Students demonstrate ingenuity |

Students demonstrate ingenuity

Every year, about this time, the Park City Academy holds a science fair, where students from first-grade through ninth are encouraged to hypothesize and experiment. Monday, Feb. 5, 67 students displayed their work and gave demonstrations for over 100 attending parents and friends.

As with the Discovery Channel’s theory-testing show "Mythbusters," some students were able to draw strong conclusions supporting or bursting their theories, and others ended up as Edison and his light bulb, finding a multitude of ways that did not work as they had hoped, sometimes a better learning experience than success.

A lot of kids have heard of the 10-second, three-second, two-second rule. When food falls on the floor for 10 seconds or less, can germs react quickly enough to adhere to the food? Student Christy Brener tested the theory dropping food on a dirty floor for various amounts of time and then culturing the food on agar plates. Her conclusions? Everything that hit the floor grew germs, although staying on the floor longer seemed to enhance the germ culture.

Science instructor Peggy Fadling has been hosting the hands-on science fair for three years. Students chose an experiment or project, research their topic and draw conclusions. One of the last great science experiments at the Academy was the construction and launching of rockets by students and parents, also under her direction. This successful venture took place in a park near the school, several months ago, when weather was accommodating for flight.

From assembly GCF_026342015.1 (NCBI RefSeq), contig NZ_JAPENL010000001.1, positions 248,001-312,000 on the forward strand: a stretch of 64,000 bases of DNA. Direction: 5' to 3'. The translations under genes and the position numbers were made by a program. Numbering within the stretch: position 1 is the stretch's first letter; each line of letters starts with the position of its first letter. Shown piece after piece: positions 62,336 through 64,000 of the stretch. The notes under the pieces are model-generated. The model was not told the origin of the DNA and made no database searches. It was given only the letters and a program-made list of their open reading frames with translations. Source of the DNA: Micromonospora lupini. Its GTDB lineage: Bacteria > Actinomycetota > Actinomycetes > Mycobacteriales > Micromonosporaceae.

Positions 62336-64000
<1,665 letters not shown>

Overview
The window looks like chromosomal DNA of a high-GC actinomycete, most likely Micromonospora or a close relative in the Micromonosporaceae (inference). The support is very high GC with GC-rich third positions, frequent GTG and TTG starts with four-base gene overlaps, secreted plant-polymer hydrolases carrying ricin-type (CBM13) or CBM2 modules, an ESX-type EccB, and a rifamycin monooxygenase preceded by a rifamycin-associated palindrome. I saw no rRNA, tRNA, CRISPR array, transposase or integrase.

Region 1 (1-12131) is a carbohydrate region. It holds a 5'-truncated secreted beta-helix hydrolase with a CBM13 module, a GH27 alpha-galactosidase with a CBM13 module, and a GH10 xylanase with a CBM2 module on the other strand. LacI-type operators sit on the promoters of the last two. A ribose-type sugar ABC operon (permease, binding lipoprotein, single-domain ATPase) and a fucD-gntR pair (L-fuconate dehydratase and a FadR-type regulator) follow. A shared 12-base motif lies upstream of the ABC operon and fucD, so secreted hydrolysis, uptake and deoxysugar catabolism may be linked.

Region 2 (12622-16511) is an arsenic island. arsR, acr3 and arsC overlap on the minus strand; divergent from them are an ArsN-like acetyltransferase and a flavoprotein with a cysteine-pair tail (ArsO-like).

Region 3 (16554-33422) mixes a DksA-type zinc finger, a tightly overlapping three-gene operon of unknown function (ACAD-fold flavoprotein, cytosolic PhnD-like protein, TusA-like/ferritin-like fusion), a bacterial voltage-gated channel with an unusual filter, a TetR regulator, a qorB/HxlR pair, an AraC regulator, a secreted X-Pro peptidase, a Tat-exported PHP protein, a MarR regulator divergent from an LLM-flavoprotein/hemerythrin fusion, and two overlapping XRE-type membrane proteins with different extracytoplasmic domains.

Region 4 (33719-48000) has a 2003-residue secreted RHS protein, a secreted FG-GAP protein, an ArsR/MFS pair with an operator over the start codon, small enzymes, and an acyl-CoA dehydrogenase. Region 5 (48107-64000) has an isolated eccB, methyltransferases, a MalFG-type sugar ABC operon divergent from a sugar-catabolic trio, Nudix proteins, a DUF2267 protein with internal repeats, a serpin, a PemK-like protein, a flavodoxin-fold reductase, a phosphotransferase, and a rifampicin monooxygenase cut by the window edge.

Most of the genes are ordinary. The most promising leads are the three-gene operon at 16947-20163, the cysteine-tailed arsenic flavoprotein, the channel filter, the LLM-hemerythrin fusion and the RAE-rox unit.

Eighth-grade student Matt Schlentz, built a working hover craft, a leaf-blower engine and a plastic enclosure underneath it which would inflate and discharge a constant flow of pressured air, creating an air cushion. He was able to stand on his craft on the cushion air. His only limitation was the length of the blower-motor chord. His father introduced him to hover craft in San Diego.

Twins Eric and Will Zimmermann, 7, built twin barometers that were able to predict a coming snow storm.

Kelsey Hunter and Steffi Smith built a walk-in planetarium that could accommodate one medium-sized student or two smaller students. Glow-in-the-dark stars planets and stars made up the universe, with a flashlight aiding in the illumination.

Sixth-grade student Bryson, and his third-grade brother Kemper, attempted to attach engines to paper airplanes and test fly their aircraft. Father Bryan joined in and the three of them worked until one a.m. on prototypes that weren’t meeting expectations. Their success they did have one Wright-brothers-like experience where one plane flew 18 feet nonstop. Plans are already being concocted to top this year’s project. Next year the idea is to mount some kind of seat on a ski. Will it be powered by an airplane engine? They have one year to work that out.

So many wonderfully imaginative projects filled the gym of the Academy.

Things are not dull at the Park City Academy and perhaps one of the best conclusions that could be drawn Monday night is that learning can be downright fun.

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